All of this inspired New York magazine’s pop culture vertical Vulture to launch an end-of-year series on nepo babies, which included an exhaustive taxonomy of famous kids (and the less famous kids of super-famous parents).

Vulture’s disclosure made it clear that the universe of nepo babies is vast and potentially infinite. There are the young stars: Maya Hawke is the progeny of Uma Thurman and Ethan Hawke, and indie darling Riley Keough is Elvis’ granddaughter. There are also plenty of long-established nepo babes like Zoë Kravitz (Lenny Kravitz and Lisa Bonet), Kate Hudson (Goldie Hawn and stepdad Kurt Russell), and Gwyneth Paltrow (Blythe Danner, director Bruce Paltrow).

Some entries on the list were surprising: Two of the three members of “Please Don’t Destroy,” NYU alumni who create digital shorts for “Saturday Night Live,” are the sons of “SNL” producers. Sisters Rooney and Kate Mara are members of two NFL founding families. And “Fantastic Beasts” actress Katherine Waterston is the British-accented daughter of Sam Waterston, recently of “Grace and Frankie.”

And then there are those who are so talented and/or established that their nepo-baby reputation doesn’t really matter anymore. Jamie Lee Curtis is the daughter of Janet Leigh and Tony Curtis. Dakota Johnson’s bonafides go back generations: she’s the granddaughter of “The Birds” icon Tippi Hedren and the daughter of “Working Girl” Melanie Griffith and Don Johnson of “Miami Vice.” And Oscar winnergay icon Laura Dern is the daughter of two Oscar nominees, Diane Ladd and Bruce Dern.

Actress Jamie Lee Curtis and her mother, actress Janet Leigh, pose for a portrait session in 1979 Los Angeles.

Vulture also found some interesting nepo baby trends: eight of them appeared in Quentin Tarantinto’s “Once Upon a Time… in Hollywood,” according to the outlet. All three of Meryl Streep’s daughters are actresses who have appeared on HBO. Several other nepo babies starred in HBO’s “Big Little Lies”, which also featured Alexander Skarsgård of the Skarsgårds. (HBO, which shares parent company Warner Bros. Discovery with CNN, is apparently a big employer of nepo babies.)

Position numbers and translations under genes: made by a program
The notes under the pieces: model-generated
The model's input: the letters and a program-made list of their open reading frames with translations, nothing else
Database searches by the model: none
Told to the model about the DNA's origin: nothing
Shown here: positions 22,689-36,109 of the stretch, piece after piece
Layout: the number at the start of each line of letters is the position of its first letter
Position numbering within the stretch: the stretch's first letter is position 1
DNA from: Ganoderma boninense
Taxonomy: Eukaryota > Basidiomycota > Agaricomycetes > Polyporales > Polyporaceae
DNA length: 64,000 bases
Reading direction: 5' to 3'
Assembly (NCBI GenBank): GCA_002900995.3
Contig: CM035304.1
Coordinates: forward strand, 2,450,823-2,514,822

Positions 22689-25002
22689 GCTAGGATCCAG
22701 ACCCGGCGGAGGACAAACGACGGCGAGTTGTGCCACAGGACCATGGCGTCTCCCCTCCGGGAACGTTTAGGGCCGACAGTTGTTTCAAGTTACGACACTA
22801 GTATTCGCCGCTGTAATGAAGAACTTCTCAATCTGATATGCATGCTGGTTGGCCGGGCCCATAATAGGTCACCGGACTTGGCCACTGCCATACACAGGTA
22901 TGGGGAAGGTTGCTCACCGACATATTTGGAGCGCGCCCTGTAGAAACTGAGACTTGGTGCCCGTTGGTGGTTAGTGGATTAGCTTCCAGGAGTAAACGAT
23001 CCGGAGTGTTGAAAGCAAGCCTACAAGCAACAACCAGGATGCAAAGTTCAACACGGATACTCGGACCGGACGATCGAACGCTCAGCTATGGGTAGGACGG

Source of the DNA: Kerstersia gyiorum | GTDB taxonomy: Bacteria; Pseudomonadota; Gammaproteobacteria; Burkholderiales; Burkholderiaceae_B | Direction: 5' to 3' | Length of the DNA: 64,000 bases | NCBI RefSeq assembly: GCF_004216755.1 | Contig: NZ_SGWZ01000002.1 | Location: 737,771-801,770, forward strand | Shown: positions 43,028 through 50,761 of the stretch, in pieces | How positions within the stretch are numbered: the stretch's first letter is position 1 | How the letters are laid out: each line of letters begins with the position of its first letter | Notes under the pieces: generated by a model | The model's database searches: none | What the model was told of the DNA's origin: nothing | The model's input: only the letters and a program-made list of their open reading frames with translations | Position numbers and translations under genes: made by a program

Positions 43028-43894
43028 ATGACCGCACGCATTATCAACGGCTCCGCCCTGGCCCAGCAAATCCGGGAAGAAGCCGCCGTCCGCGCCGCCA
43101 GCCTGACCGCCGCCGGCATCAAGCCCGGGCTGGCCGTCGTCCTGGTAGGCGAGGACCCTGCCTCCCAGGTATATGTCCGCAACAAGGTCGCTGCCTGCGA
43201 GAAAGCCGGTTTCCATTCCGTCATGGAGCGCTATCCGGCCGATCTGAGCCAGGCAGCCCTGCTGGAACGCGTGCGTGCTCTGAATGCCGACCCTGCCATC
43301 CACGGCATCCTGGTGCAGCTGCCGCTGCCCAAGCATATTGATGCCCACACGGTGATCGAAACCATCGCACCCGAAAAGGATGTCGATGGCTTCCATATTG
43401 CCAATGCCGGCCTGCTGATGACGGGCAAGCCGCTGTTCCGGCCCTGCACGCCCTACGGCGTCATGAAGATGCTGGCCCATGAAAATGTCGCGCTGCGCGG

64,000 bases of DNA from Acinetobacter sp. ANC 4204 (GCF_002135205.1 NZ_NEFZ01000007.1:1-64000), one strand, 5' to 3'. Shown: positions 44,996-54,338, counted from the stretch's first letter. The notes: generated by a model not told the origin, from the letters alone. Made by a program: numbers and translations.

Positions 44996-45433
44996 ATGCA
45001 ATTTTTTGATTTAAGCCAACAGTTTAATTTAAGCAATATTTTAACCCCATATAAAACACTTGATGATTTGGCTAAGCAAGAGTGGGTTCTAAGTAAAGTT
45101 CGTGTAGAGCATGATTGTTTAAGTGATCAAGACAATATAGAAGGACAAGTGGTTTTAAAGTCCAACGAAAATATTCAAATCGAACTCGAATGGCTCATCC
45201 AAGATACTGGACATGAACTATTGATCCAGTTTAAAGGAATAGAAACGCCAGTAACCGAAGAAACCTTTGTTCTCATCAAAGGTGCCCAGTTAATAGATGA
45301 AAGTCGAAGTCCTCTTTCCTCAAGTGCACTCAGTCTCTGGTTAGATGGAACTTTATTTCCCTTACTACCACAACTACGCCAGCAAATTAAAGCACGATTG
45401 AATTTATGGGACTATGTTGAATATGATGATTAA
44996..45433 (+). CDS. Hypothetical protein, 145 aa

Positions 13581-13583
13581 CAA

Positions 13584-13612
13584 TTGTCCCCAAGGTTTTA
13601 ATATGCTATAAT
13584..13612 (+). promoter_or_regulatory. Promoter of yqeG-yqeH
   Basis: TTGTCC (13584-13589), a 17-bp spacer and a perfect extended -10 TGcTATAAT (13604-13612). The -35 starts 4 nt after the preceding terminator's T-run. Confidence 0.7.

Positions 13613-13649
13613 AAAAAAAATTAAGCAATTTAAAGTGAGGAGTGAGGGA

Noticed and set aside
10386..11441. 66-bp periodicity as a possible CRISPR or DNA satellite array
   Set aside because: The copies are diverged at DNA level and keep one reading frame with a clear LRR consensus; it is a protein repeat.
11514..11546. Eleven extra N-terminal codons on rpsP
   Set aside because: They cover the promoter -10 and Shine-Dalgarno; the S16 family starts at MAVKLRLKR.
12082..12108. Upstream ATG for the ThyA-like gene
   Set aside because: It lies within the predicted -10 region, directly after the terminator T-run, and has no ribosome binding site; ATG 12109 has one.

Reliably, the “stans” of the stars Vulture featured came out to support their idols, defending them for leveraging their fame and criticizing the magazine for pointing out their Google-able family history. (Note: “Stan” is another term for “diehard fan” popularized by Eminem, whose daughter Hailie is also included on the Vulture roster; she hosts a podcast.)

Eve Hewson, an actress (“Bad Sisters”, “The Knick”) and daughter of Bono, tweeted ironically several times about the article. “Goals for 2023: be successful enough to be recognized as a nepo baby,” she wrote before realizing she had been mentioned in an infographic.

AND then: “Oh my god, can all the Nepo babies please unite and dress up as giant babies for Halloween.”

The article recalled some of the aforementioned nepo babies’ responses when asked about their privilege. Maya Hawke told Rolling Stone earlier this year that when it comes to “nepotism,” she acknowledged that her lineage “definitely offers great advantages in this life,” and while “you get chances for free… the chances won’t be endless.” Maude Apatow, for her part, said the label made her “saddened” but that she tries “not to let it affect (her) because (she) obviously understands (s)that (she is) in a lucky position.” .

Some critics pointed out that some of the inclusions in the Vulture build were a stretch: Phoebe Bridgers, for example, was included among the “industry babies” as the “daughter of a set builder” alongside young Oscar nominee Lucas Hedges, whose father is a director and whose grandfather was an executive at HBO. For any of Bridgers’ fansit seemed incongruous to compare the industry connections of the two stars.

Most of the nepo babies chosen by Vulture did not respond to propagation or the noise it created. After all, many of them are so famous that they manage to avoid getting involved in trends like these.